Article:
The Weekly Ringer

The University of Mary Washington Student Newspaper

After Vick Controversy, Time to Move On

3 min read

Staff Writer

After an amazing season with the Philadelphia Eagles, embattled quarterback Michael Vick started in his fourth ProBowl this past weekend. However, there are still many Americans who don’t like Michael Vick and don’t want him to continue playing in the NFL.

In April 2007, Vick was the quarterback for the Atlanta Falcons and one of the best-paid players in the NFL when details began to emerge about his role in the running and funding of an illegal dog-fighting operation called “Bad Newz Kennels” near his home in Virginia.

He was sentenced to 23 months in Leavenworth Prison and is on probation until November 2012

According to the San Francisco Chronicle, nearly 40 percent of people polled don’t think he should be allowed to play in the NFL.  For the second year in a row, Vick topped “Forbes Magazine’s” list of the most disliked sports figures, with 69 percent of people polled stating that they disliked him.

His Twitter account was frozen after being harassed and insulted, and the blogosphere consistently lambastes and denigrates him. One blogger, named Sumo Pop, recently compared Vick to Donte Stallworth, a football player who drunkenly ran down a man with his car, killing him. Pop wrote, “I can give Stallworth a break more easily than I can Vick.”

The courts gave Stallworth community service, house arrest, probation and a 30-day sentence, of which he served 24.

It is depressing to think that we have come to a point where we consider the lives of animals to be more precious and important than those of humans. It is even more depressing to think that we have grown so cynical that we refuse to accept a man who has genuinely repented for his crimes.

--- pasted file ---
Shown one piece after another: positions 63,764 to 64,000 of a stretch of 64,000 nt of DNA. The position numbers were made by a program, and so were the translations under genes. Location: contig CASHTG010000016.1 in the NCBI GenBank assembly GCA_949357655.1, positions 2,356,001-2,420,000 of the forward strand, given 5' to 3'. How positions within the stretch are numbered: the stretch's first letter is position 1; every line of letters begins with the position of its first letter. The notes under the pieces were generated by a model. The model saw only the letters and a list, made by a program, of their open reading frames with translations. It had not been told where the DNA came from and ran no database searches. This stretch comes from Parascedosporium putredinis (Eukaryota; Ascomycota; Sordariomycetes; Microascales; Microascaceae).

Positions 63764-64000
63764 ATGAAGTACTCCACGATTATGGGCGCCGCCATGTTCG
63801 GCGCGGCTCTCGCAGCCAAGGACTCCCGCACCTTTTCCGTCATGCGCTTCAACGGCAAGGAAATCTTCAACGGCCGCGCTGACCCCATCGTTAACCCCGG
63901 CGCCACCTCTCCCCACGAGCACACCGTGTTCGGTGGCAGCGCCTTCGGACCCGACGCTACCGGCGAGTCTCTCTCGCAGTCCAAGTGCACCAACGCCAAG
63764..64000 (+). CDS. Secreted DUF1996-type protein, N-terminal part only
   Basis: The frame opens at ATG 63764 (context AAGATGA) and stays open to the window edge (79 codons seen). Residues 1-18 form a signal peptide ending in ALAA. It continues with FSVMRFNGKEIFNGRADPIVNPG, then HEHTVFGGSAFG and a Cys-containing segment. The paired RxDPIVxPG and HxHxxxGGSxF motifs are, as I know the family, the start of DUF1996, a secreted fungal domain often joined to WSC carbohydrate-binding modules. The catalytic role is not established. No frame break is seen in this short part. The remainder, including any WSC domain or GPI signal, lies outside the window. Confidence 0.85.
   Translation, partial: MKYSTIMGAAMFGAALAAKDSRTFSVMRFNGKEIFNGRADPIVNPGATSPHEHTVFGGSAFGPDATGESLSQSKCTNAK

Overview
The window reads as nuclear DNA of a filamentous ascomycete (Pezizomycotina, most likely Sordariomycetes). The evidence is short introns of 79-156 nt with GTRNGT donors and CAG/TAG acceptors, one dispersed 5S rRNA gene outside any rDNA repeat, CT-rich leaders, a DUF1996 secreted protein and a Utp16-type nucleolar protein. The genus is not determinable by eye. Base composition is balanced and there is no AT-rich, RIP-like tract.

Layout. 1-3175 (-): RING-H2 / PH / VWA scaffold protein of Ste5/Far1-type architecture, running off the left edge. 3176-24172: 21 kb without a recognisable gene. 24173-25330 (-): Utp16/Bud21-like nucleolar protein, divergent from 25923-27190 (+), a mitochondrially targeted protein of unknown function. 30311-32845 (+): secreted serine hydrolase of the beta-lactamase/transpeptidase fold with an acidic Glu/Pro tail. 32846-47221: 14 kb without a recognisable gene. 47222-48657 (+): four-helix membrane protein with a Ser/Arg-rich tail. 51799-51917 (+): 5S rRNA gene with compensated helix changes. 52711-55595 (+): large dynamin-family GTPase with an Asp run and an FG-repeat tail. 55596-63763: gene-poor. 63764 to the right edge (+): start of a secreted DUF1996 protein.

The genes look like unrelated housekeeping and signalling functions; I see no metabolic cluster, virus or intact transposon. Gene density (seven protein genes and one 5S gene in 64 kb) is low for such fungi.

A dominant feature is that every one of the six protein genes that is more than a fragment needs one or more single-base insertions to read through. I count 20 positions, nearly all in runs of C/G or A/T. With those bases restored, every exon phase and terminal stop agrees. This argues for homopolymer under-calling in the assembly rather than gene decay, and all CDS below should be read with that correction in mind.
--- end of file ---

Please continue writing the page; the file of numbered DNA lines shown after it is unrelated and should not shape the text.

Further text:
Together with the Humane Society of the United States, Vick travels twice a month to talk to children about the horrible things he’s done. Since his release from prison, he has never once tried to diminish the extent of his horrible crimes.

According to the HSUS website, as a result of the work he has done for the organization, 30 laws have been created or updated to ensure that dog fighting is quelled wherever it happens.

States have created special units to combat dog fighting, putting over 1,000 more police officers on the streets.

For his part, Vick has continued to attend speaking engagements on behalf of the HSUS to denounce his past and any dog fighting activity that still exists.

However, despite his efforts, there are those who still insist on banning him from the NFL, demanding that he continue to be punished for his crimes.

It would appear that nothing less than the total destruction of his life will satiate the extreme demands of people who will never recognize Vick’s humanity, and cannot accept that Vick, and the rest of America, would like to move on and continue to make progress toward ending animal cruelty.

Even our president has come out in support of Vick. Jeff Lurie, the owner of the Philadelphia Eagles, recalled a conversation for Sports Illustrated that he had with Obama over the phone.

When discussing what Obama said, he states, “‘So many people who serve time never get a fair second chance. He was … passionate about it. He said it’s never a level playing field for prisoners when they get out of jail. And he was happy that we did something on such a national stage that showed our faith in giving someone a second chance after such a major downfall.”

It seems that we need to reconcile the fact that Michael Vick is trying his best to be a changed man. He accepts responsibility for what he did and has paid a heavy price–about $100 million and 3 years of his life.

He has done an admirable job trying to reform who he is and trying to rectify a horrible situation.

This does not mean that we should forget what happened, but we do need to move forward and accept Michael Vick for who he was, who he is now, and for who he is trying to be. Forgiving his past sins and believing that his attempting a sincere redemption is the only way we can move on.